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From Conversion to Ritual Murder: Re-Contextualizing the Circumcision Charge

In: Medieval Encounters
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  • 1 Rutgers University
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Abstract

In the 1230s, Christian authorities prosecuted Norwich Jews on charges of having seized and circumcised a five-year-old boy in an effort to convert him to Judaism. In the same decade, English chroniclers began to depict this case as an attempted ritual murder. According to Roger Wendover and Matthew Paris, Jews circumcised the boy with the intention of crucifying him at Easter. This article explores what the near simultaneous development of these two intriguing and seemingly disparate narratives suggests about thirteenth-century Christian perceptions and portrayals of circumcision. In so doing, it ushers research on medieval Christian attitudes toward circumcision into new spheres, deepens understandings of thirteenth-century Christian anxieties about conversion to Judaism, and brings to light a marginal note in the autograph copy of Matthew Paris’ Chronica majora that may constitute evidence of evolving Christian views of the relationship between the bodies of Jews’ alleged victims and the body of Christ.

Abstract

In the 1230s, Christian authorities prosecuted Norwich Jews on charges of having seized and circumcised a five-year-old boy in an effort to convert him to Judaism. In the same decade, English chroniclers began to depict this case as an attempted ritual murder. According to Roger Wendover and Matthew Paris, Jews circumcised the boy with the intention of crucifying him at Easter. This article explores what the near simultaneous development of these two intriguing and seemingly disparate narratives suggests about thirteenth-century Christian perceptions and portrayals of circumcision. In so doing, it ushers research on medieval Christian attitudes toward circumcision into new spheres, deepens understandings of thirteenth-century Christian anxieties about conversion to Judaism, and brings to light a marginal note in the autograph copy of Matthew Paris’ Chronica majora that may constitute evidence of evolving Christian views of the relationship between the bodies of Jews’ alleged victims and the body of Christ.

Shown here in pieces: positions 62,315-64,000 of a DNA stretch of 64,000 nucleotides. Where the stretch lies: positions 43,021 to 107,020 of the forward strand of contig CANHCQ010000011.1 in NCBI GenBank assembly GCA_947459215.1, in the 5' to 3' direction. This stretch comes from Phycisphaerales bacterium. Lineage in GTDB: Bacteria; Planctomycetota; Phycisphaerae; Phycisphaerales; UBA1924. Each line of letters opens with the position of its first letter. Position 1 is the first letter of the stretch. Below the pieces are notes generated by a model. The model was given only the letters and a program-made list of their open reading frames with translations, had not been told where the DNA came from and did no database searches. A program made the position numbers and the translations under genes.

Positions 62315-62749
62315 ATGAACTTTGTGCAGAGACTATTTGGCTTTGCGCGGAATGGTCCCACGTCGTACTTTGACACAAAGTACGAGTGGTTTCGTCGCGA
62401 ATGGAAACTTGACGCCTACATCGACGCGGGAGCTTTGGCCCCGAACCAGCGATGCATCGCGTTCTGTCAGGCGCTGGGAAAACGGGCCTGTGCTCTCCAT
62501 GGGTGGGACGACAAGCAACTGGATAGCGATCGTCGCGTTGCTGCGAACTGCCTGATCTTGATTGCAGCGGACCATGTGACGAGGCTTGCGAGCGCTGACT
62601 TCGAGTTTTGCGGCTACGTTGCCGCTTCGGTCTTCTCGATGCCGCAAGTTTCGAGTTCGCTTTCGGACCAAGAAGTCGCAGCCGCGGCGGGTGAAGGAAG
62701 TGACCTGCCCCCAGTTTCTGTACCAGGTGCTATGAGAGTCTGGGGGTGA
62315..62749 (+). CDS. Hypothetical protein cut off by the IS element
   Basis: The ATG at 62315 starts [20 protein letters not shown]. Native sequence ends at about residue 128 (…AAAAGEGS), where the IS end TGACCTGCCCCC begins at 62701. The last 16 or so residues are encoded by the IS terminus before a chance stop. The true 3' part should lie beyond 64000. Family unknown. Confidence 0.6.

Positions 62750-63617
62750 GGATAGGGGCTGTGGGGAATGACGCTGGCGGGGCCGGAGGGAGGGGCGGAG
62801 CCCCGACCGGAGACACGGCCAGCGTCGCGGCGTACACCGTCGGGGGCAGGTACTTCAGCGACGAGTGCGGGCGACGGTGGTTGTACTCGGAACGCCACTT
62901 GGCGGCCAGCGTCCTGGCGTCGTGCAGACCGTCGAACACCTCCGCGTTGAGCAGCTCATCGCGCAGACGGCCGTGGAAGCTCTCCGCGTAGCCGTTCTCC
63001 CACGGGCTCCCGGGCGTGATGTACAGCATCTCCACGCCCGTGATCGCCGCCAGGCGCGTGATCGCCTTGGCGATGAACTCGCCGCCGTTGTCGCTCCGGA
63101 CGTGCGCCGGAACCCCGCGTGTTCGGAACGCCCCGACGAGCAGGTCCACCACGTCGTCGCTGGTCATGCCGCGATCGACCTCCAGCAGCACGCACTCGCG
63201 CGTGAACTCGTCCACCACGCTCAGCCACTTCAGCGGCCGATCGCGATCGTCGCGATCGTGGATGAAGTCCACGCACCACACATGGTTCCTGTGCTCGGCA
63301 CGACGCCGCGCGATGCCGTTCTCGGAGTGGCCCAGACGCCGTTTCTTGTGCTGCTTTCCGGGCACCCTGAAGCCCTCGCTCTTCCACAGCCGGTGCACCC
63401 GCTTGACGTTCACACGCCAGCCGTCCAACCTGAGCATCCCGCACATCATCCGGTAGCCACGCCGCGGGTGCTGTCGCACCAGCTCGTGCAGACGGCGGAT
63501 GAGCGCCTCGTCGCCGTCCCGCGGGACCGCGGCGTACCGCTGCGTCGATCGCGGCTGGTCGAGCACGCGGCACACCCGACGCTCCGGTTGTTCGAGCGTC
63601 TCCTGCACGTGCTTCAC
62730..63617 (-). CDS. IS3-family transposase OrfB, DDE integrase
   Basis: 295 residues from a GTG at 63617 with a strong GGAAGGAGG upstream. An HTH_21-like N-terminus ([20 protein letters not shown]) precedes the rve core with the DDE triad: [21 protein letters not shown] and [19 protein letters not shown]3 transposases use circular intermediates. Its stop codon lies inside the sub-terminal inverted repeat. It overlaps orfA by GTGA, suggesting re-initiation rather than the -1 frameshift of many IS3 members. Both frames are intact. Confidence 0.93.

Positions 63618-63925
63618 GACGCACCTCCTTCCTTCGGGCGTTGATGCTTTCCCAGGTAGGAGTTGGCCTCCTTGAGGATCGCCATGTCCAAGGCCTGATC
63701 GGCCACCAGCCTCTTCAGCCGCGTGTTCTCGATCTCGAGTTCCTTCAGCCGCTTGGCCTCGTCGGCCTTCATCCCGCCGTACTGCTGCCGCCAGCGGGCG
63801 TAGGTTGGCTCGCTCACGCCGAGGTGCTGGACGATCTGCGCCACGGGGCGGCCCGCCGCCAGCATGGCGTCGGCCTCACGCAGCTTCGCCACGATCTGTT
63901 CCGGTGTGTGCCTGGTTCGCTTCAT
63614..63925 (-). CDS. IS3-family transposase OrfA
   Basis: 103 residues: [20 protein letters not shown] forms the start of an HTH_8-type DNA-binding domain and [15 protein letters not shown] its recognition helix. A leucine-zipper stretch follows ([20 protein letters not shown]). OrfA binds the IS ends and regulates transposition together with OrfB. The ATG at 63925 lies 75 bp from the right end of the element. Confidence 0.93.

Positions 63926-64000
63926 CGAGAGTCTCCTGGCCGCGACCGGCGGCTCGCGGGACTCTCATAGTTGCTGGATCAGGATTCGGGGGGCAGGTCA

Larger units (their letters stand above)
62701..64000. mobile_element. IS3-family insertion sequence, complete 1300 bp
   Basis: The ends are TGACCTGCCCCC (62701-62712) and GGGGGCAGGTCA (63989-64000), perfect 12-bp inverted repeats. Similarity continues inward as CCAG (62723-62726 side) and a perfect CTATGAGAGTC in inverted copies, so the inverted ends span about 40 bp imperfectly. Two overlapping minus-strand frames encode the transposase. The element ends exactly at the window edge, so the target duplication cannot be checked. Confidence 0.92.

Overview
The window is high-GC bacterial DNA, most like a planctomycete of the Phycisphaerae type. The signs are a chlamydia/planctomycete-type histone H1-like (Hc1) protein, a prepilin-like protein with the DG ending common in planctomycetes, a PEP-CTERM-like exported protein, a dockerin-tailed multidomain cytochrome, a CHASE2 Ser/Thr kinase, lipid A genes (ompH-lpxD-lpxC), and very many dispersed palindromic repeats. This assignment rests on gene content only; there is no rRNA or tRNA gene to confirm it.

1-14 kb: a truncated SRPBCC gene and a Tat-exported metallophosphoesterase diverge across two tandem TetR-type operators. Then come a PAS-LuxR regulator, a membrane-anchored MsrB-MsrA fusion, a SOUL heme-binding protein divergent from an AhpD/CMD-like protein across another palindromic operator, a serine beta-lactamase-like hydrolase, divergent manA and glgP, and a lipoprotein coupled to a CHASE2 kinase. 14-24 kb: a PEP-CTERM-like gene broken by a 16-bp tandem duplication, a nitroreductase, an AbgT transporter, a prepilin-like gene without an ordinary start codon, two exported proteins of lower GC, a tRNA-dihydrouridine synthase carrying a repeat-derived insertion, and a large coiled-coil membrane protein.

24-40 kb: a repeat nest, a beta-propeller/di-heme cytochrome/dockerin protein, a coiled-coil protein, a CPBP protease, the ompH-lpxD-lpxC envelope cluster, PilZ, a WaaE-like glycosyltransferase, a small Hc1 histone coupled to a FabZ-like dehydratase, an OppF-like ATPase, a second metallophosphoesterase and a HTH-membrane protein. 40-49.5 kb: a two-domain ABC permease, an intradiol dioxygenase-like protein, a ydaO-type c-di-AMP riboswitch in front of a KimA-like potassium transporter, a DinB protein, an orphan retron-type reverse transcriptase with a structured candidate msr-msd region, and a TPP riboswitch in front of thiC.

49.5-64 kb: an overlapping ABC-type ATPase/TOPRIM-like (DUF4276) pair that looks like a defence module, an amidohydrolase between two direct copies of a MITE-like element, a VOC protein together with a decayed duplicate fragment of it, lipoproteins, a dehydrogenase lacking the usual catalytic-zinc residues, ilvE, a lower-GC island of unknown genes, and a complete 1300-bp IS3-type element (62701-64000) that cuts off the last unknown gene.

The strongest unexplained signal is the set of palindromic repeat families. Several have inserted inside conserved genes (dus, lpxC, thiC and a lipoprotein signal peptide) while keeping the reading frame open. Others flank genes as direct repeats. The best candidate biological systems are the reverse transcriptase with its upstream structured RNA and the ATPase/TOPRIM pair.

In Norwich, England, in 1234, a Christian physician named Master Benedict indicted a Jew named Jacob and twelve other Jews for having, four years earlier, kidnapped and circumcised (circumcidit) his son, Edward. On account of this charge, Jews were incarcerated and put to death. In addition, in 1235 and 1238, in outbreaks of anti-Jewish violence that Benedict’s accusation likely contributed to fueling, Norwich Jews were beaten and their homes were looted and torched.1

Unlike in many other instances during the Middle Ages when Christians accused Jews of seizing a Christian child, in this case, the child in question (who is not to be confused with William of Norwich, whom Jews allegedly crucified in 1144) actually existed and lived to tell his tale. Within days of his circumcision, five-year-old Edward—who may have been the son of a Jewish convert to Christianity—was said to have escaped from Jacob’s home and been reunited with his father.2 Moreover, in 1234, Edward, now nine years old, testified at Norwich before the king’s justices, the prior of Norwich, Dominicans, Franciscans, and other clerics and laymen. He recounted how, in Jacob’s home, one Jew held him and covered his eyes, while another Jew circumcised him with a knife (circumcidit eum quodam cultello). Edward explained that circumcision was not the only rite that these Jews performed. Immediately after circumcising him, they gave him a new name. To choose this name, they placed his foreskin (peciam illam quam sciderant de membro suo) in a bowl of sand and took turns searching for it with small straws. Edward was named Jurnepin (possibly a diminutive of Jurnin, Jurnet, or Joseph) after the Jew who uncovered his foreskin.3